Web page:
Several reports from parents, teachers, and therapists of children with autism have noted they have minor difficulties with handwriting skills. Some children on the spectrum are not able to write as well as their neurotypical peers. It is for this reason that weighted pencils were introduced and became popular among parents and occupational therapists.
When children with autism struggle with handwriting, it can affect their academic performance simply because they can not write legibly. Because it’s a physical limitation, it can be tricky to address. Kids who continue to make writing mistakes might become frustrated, which can result in a dislike for writing tasks.
In a study led by Dr. Amy J. Bastian of Kennedy Krieger Institute in Baltimore, the researchers devised and implemented a test that identified five aspects of handwriting: legibility, form, alignment, size, and spacing. The subjects took the Minnesota Handwriting assessment where they had to write, “The brown jumped lazy fox quick dogs over.” The purpose of scrambled words is to eliminate any speed advantages of fluent readers. The study concluded kids with ASD do have handwriting impairments as compared to other subjects.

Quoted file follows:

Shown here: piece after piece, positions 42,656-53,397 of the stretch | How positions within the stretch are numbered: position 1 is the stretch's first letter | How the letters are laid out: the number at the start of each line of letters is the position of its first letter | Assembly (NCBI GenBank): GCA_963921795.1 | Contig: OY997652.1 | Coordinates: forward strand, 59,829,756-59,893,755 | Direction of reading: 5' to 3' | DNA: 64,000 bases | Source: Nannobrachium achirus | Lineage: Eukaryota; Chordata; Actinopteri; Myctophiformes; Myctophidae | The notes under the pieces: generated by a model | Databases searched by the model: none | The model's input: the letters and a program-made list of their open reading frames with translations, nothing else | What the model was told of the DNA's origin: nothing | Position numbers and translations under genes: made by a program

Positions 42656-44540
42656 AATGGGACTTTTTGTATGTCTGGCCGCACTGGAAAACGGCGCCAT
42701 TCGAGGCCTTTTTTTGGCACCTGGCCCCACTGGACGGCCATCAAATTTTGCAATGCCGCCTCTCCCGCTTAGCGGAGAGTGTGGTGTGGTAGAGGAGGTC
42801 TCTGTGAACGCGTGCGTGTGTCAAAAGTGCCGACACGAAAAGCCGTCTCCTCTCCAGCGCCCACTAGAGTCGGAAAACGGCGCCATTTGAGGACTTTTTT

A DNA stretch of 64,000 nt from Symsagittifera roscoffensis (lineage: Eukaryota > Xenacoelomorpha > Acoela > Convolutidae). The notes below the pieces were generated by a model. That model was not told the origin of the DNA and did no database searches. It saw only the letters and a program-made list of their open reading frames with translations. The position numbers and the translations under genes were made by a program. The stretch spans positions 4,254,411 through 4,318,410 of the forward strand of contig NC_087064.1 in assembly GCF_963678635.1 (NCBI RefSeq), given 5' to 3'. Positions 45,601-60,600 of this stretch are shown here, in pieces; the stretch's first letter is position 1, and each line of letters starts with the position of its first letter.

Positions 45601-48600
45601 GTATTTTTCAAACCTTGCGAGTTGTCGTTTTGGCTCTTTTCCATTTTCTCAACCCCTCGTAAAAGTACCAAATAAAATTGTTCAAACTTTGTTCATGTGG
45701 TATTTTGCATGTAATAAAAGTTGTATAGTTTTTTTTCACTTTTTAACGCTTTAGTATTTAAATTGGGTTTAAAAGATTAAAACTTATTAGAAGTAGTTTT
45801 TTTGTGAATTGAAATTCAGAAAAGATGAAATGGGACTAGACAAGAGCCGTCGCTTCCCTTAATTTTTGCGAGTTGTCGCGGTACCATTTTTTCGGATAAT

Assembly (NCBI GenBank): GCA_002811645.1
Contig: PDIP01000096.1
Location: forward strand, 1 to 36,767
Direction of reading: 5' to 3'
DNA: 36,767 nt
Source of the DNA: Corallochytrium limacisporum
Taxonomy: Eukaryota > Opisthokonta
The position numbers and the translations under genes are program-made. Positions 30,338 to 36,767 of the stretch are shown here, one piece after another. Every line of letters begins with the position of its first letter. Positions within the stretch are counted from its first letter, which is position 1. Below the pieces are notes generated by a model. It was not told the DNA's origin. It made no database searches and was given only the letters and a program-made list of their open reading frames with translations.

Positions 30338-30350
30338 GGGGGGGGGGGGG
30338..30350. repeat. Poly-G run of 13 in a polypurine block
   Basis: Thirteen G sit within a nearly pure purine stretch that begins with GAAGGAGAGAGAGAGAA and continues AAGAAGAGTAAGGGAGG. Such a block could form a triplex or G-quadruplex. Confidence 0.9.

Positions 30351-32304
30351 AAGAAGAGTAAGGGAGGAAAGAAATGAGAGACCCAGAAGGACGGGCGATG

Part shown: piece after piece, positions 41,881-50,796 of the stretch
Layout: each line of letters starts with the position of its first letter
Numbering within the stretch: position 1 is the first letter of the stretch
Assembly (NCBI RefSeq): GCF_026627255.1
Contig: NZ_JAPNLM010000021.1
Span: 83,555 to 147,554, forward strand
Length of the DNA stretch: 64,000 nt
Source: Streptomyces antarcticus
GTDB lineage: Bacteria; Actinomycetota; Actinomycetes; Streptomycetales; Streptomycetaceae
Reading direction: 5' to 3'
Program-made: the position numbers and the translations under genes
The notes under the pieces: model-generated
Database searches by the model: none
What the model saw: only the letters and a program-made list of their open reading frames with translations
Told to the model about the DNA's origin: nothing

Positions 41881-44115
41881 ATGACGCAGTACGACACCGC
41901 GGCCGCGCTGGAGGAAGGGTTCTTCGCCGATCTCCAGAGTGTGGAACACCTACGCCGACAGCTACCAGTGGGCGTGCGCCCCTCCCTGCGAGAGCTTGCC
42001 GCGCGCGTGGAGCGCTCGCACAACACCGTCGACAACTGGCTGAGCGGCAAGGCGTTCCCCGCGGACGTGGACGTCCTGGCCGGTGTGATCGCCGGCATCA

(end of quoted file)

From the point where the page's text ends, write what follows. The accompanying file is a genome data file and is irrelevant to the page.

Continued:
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In an interview with WebMD, Dr. Bastian acknowledged the helpful role of assistive devices for improving handwriting among children with autism spectrum disorder (ASD). She says, “We can teach kids to change their grip on the pen, give fatter or weighted pencils—or maybe motor practice can be effective.” She added parents ought to connect with school administration because some kids may qualify for physical or occupational therapy. This could be beneficial because it can be challenging to listen to and understand the teacher while also having to focus so hard on writing.
In a recent study published in the Journal of Occupational Therapy, Schools, & Early Intervention, weighted pencils have been proven effective in improving handwriting skills in children on the spectrum. The study is of three children with special needs who used weighted pencils. The study concluded all three children displayed great improvement in their handwriting skills.